HELOC – Money Heaven or Hell?
HELOCs, home equity loans that generally are taken on homes have recently been called by a lot of banks on people with good credit. What has happened is that the pendulum has swung completely the opposite way that it was for a lot of lenders.
For some people, they have been using their HELOCS as an ATM machine. The problem, they are finding is that it isn’t their money. They are finding that their loans are being frozen and whatever financial plans they have made spending the HELOC money will have to be put on hold, in some cases, indefinitely.
Why are the HELOCS being frozen? Banks and lenders are running what is called automated valuation methods (AVM) and they are looking at from a numbers point of view what your property value is compared to your outstanding loan. It doesn’t matter if you are a good credit risk or not. They are just changing the qualification numbers on you and probably for a good reason.
See, for years, lenders have not been enforcing appraisals on homes. I mean REAL apprraisals where a human being goes through a house and actually takes pictures, knows what he or she is doing and goes on to look at the neighborhood and make a realistic valuation. The chances are if your HELOC was called was that their software might have undervalued your area because they were showing other competitive sales lowering the market value. According to Regulation Z, from the Federal government, they are entitled to do this so there is no use crying over frozen spilled milk (or frozen HELOC money). It is THEIR money they are lending you and they want to protect their investment.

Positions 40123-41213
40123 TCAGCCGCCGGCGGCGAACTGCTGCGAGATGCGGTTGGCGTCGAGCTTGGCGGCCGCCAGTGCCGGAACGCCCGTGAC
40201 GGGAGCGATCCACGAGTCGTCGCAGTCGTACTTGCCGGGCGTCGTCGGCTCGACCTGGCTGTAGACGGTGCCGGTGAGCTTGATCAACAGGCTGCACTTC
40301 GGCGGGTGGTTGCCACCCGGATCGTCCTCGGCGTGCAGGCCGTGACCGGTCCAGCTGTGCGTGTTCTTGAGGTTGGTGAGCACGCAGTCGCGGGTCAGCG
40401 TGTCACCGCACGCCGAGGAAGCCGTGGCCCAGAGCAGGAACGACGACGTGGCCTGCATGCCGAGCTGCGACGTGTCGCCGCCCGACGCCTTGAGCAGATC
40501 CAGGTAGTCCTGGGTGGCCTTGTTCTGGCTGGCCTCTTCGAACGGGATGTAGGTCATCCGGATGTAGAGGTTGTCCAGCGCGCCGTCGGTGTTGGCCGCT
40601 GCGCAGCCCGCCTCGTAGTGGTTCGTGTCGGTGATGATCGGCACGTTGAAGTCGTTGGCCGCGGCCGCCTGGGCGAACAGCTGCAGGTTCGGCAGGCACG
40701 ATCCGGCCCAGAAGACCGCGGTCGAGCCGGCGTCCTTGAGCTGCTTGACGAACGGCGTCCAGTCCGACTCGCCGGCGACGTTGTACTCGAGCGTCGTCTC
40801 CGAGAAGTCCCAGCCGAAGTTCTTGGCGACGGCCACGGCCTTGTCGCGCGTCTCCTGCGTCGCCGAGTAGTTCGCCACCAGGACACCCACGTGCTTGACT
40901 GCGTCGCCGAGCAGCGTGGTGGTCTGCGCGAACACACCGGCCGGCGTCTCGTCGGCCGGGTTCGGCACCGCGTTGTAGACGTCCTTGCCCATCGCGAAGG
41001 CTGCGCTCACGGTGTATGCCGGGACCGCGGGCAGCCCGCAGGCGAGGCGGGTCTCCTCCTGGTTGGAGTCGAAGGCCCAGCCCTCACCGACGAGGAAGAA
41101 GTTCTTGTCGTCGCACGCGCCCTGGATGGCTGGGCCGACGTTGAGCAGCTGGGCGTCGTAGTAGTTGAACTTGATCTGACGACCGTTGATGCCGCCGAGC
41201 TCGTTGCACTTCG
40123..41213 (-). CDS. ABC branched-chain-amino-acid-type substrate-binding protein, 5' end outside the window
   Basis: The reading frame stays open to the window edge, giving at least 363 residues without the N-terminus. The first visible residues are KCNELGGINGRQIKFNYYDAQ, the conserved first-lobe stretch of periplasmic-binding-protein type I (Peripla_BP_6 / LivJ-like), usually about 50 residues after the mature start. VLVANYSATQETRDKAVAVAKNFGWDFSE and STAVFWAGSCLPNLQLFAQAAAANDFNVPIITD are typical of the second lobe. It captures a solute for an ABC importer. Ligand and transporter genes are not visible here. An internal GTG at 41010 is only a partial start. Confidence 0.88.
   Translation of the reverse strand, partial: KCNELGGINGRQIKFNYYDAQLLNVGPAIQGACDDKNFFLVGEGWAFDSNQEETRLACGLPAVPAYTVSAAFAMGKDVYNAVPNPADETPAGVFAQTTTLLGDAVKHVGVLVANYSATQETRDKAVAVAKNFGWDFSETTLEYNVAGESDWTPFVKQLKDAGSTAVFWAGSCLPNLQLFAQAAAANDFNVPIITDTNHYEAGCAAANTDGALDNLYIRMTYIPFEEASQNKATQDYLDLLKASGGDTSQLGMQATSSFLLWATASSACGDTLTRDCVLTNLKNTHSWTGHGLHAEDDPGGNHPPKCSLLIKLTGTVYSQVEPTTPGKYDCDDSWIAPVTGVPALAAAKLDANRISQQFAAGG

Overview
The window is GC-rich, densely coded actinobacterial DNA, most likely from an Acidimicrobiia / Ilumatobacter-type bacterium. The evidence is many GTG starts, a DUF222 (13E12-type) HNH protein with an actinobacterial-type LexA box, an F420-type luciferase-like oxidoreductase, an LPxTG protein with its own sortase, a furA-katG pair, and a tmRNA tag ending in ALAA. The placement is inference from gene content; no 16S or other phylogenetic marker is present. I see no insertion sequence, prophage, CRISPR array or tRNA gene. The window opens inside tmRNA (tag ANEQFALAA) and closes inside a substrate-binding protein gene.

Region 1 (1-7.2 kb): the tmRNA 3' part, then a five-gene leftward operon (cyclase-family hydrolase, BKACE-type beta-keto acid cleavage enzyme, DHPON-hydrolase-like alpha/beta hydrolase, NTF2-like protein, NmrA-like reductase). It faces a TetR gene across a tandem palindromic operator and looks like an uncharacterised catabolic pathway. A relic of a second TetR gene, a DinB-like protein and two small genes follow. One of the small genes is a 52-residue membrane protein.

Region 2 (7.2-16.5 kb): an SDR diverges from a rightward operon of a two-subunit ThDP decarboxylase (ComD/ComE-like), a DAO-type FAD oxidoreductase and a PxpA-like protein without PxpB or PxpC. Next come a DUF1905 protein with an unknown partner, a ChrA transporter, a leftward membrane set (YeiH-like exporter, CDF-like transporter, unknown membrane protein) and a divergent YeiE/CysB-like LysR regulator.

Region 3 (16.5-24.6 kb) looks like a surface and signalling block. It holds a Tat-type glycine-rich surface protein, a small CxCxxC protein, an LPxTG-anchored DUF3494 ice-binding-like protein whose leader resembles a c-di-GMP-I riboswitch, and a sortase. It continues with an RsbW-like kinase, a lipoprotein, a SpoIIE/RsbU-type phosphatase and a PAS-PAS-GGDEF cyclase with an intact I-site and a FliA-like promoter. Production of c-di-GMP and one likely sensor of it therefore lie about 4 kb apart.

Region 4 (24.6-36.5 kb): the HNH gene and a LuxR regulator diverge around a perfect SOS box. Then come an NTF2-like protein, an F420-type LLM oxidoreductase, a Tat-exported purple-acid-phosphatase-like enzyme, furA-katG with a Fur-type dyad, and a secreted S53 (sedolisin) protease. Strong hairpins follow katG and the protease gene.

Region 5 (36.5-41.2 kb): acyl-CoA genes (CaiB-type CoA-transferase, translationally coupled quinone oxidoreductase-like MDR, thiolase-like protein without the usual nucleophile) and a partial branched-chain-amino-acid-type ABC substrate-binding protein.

Now, the downsides and upsides of this are both heavenly and hellish:
1. The lender may let you dispute the freezing of the HELOC by supplying them with proof of employment, possibly your tax returns, and a new appraisal. The new appraisal has to be through somebody they are doing business (they are telling you who) and depending on where you live it can run you between $400-$600.
2. If you don’t want to do that you can look for a HELOC from another lender. There may be other lenders out there who will be happy to give you a line of credit.
3. Your credit score may suffer whether you like it or not because a lender has clobbered your line of credit, the HELOC. That may matter very little if you have a great FICO score of 800 and have it lowered to 770. It may make a difference if you are on the border line with deciding whether or not you want to refinance and risk getting a higher rate.
What makes this heavenly or hellish, dear reader, is that you need to decide at this point what is right for you. If your property values have dropped substantially, the bank is trying to keep you from going into negative equity. If it looks like the property values are stabilizing and you are planning on needing the cash for renovations on the home, it may be worth shelling out $500 and trying to get the HELOC re-established.
In some cases, your property values may be higher than you think.
In any case, watch your spending if you do get the HELOC, especially if there is a variable rate. You don’t want to move deeper into debt. You are climbing to Heaven, not away from it!
Questions or comments? Let me know about them! Thanks for taking the time to visit and for more information or to get back to the beginning of the blog, go here.